A CNN op-ed piece caught my eye recently as it discussed some of the difficulties the so-called millennial generation is having in Silicon Valley and elsewhere when it comes to finding gainful employment. It paints a very grim picture about “sharing economy” jobs like Uber, Lyft, or Instacart. The writer opines that “[t]he sharing-economy jobs are even worse than minimum wage jobs because they offer no stability or protections for workers. Sharing economy jobs aren’t really jobs at all; they’re freelance gigs.” It refers to the sharing-economy as the “share the scraps” economy. Those are strong words, and the author doesn’t even touch on the wage and hour implications of the “sharing economy.”

Both employers and employees fool themselves if they think that a sharing economy job is the new small business. From a wage and hour standpoint, they appear to be nothing more than a twist on the independent contractor/employee classification issues that we discuss regularly here on the blog. Employers who might be drawn to the “sharing economy” business model gain neither loyal employees, nor control over the product or business they want to grow (witness Uber’s recent issues with assaults by drivers). Depending on how a court or agency applies the law, signing up workers for these services could be an unlawful agreement to pay less than minimum wage, while practically giving workers neither the advantages of having a job nor those of owning a business. Unsurprisingly, the “sharing economy” has started to attract attention.

Last week, two different California federal judges highlighted the wage and hour problems inherent in the “sharing economy” model in two class action lawsuits brought against two different ride-hailing companies, Uber and Lyft. The two cases each allege that the drivers are not independent contractors, as the companies claim, but should be classified and paid as employees. The classification triggers both federal and state law obligations – under the FLSA and various related state laws. Simply adopting “sharing economy” buzzwords does not magically transform employees into contractors. In both cases, the courts rejected the companies’ arguments on summary judgment and allowed the cases to proceed to the roll-of-the-dice of a jury trial (assuming you can even really “win” these cases as an employer, of course). And, it’s not just Uber and Lyft, either.  Instacart and Postmates (personal shopping), Homejoy (home cleaning), and Handy (repair), just to name a few all face similar lawsuits.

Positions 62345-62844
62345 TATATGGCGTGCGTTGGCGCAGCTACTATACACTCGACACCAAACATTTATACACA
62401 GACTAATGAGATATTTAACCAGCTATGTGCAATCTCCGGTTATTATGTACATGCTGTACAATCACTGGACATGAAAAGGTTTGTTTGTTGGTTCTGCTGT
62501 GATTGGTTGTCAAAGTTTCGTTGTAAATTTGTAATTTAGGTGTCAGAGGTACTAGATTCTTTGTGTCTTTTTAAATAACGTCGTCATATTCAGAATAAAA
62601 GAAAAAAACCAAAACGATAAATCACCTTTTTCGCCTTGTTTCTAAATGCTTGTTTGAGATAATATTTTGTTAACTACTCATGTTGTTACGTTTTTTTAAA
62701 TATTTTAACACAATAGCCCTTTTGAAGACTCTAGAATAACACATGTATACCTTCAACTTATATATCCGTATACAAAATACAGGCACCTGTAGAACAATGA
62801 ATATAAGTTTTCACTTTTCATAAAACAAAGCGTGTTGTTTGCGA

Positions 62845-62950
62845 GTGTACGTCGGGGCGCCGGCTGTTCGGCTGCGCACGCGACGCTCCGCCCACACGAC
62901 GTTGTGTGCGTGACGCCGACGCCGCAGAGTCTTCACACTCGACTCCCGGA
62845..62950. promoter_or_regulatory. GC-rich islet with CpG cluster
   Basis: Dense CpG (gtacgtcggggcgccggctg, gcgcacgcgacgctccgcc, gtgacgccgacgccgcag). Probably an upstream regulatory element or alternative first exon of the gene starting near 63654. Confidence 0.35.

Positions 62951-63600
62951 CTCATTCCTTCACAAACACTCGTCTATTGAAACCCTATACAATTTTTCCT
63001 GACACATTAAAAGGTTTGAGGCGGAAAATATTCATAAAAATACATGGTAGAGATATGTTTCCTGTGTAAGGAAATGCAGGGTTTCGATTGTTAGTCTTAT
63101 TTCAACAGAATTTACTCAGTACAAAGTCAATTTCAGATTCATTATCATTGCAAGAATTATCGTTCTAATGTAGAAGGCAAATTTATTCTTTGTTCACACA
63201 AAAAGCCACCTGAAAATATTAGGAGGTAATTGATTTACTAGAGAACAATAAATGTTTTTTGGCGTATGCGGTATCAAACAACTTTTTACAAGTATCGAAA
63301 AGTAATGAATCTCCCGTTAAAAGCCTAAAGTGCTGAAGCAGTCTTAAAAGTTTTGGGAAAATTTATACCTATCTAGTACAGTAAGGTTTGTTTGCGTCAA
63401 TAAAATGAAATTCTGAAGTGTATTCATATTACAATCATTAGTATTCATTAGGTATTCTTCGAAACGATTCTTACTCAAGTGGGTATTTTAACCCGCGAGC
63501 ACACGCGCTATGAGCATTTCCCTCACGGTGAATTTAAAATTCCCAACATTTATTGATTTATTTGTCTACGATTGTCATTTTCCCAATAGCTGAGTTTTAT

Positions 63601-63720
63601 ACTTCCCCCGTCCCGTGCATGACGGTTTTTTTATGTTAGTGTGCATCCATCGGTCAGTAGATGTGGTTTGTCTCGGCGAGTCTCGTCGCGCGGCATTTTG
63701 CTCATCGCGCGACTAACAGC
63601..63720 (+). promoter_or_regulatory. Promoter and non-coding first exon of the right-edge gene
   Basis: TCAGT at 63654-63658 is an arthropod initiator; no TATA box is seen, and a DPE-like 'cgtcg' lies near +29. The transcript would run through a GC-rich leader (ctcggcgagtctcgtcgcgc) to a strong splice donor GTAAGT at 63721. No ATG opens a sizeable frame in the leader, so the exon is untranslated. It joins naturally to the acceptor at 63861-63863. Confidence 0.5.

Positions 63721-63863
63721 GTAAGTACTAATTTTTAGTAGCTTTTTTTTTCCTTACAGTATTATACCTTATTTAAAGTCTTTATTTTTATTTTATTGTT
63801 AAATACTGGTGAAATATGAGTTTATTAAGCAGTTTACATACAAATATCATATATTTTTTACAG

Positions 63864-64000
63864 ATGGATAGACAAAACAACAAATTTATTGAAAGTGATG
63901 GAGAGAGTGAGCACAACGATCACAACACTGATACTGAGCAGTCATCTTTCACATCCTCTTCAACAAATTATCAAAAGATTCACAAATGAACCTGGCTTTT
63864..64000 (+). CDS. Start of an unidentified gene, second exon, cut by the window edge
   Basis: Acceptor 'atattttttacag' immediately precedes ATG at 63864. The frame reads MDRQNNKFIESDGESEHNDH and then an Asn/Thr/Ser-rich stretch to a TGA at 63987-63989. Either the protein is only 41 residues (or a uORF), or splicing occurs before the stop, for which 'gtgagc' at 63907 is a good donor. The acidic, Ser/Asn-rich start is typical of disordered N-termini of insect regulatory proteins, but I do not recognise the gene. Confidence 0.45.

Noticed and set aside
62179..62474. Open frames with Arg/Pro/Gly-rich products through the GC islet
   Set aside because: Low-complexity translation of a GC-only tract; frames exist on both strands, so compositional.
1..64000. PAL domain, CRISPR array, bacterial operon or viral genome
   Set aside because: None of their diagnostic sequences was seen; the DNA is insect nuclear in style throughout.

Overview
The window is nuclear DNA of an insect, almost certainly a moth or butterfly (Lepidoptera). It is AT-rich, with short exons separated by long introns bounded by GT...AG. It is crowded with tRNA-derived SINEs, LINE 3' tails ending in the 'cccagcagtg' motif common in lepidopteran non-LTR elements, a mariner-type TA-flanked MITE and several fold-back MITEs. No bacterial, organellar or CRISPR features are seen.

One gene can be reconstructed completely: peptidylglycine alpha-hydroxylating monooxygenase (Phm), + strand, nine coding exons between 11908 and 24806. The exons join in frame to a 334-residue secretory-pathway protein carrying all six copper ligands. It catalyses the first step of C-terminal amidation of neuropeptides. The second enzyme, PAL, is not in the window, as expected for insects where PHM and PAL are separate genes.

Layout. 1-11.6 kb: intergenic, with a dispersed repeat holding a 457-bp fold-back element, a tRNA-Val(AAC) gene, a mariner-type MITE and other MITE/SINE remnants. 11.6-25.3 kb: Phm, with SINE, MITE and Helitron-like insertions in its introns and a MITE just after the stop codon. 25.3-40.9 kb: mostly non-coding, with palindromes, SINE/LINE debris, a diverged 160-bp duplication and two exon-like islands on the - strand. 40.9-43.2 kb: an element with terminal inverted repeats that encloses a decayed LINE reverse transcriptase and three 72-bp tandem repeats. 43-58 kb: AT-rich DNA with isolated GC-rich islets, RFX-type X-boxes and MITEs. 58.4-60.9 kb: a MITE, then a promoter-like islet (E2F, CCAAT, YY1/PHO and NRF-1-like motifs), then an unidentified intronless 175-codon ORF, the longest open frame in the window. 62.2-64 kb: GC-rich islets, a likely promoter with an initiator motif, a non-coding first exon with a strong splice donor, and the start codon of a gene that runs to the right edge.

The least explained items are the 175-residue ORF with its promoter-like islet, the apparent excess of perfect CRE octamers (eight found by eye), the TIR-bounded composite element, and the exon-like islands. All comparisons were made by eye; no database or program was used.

The cases are good reminders to employers about how difficult it is to apply laws drafted in the mid-20th century to the new 21st century business models that have sprung from the advance of technology. As the judge in the Uber case wrote, “many of the factors in that test appear outmoded in this context.” Yet, these are the tests that we have and that courts apply. Unsurprisingly, Uber and Lyft drivers fall smack in the middle of the gray area in wage and hour law. In some ways, the drivers resemble contractors because, for example, they can choose their work hours and their passengers. In other ways, drivers resemble employees because of the degree of control the companies exercise over them. With ambiguity in the law that even new regulations are unlikely to resolve, employers should think carefully (and get good legal counsel) before simply assuming that they can crowd source work that employees do.